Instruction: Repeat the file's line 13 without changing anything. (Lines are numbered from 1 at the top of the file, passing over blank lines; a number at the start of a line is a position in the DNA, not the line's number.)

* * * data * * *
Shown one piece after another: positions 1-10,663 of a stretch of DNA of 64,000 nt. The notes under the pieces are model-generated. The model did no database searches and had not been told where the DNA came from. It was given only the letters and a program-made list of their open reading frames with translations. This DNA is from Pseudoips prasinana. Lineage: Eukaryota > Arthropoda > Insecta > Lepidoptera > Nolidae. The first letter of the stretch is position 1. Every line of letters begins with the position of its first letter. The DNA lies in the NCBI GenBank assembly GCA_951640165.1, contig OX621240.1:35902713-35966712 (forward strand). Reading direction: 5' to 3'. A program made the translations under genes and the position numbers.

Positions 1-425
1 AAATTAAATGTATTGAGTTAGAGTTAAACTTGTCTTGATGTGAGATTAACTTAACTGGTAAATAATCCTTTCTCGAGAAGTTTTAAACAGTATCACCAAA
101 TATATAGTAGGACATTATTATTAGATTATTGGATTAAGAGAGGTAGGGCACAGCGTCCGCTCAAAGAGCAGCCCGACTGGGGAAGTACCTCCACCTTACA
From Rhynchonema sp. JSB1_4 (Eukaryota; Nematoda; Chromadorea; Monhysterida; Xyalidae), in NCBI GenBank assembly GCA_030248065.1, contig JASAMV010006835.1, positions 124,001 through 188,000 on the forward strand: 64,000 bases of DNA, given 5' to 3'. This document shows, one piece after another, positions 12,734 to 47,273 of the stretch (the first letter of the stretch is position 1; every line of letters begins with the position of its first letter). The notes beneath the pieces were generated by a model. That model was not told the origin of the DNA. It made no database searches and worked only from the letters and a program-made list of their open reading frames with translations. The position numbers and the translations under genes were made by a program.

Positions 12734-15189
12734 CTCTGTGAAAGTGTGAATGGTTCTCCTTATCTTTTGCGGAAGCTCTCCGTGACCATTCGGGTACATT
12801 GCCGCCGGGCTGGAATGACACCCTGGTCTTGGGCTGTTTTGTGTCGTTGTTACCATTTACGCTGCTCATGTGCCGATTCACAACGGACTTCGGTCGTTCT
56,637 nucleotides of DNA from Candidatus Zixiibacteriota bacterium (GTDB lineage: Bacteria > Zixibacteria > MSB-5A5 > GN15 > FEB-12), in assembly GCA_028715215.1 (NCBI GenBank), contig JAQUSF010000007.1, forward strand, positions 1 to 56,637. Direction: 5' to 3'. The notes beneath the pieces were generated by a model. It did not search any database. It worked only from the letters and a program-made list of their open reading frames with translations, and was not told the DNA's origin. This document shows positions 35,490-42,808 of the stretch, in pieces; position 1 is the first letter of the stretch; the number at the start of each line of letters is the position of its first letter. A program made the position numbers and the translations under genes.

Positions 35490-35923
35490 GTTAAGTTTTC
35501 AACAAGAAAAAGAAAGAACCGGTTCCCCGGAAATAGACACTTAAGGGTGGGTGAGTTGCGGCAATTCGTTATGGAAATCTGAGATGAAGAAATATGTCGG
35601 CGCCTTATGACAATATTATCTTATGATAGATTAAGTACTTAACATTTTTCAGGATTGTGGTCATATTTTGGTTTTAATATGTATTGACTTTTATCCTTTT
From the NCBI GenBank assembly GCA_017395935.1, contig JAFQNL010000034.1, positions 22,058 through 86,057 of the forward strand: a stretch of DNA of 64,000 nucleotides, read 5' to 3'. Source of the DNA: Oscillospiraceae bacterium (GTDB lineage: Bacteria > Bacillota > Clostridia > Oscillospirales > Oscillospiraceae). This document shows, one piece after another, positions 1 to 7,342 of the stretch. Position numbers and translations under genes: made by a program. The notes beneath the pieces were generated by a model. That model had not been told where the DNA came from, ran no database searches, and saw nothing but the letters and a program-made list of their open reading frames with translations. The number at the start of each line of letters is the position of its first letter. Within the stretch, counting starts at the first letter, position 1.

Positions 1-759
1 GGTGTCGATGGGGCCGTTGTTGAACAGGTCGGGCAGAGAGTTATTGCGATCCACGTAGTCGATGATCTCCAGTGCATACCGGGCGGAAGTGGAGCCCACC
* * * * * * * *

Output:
35601 CGCCTTATGACAATATTATCTTATGATAGATTAAGTACTTAACATTTTTCAGGATTGTGGTCATATTTTGGTTTTAATATGTATTGACTTTTATCCTTTT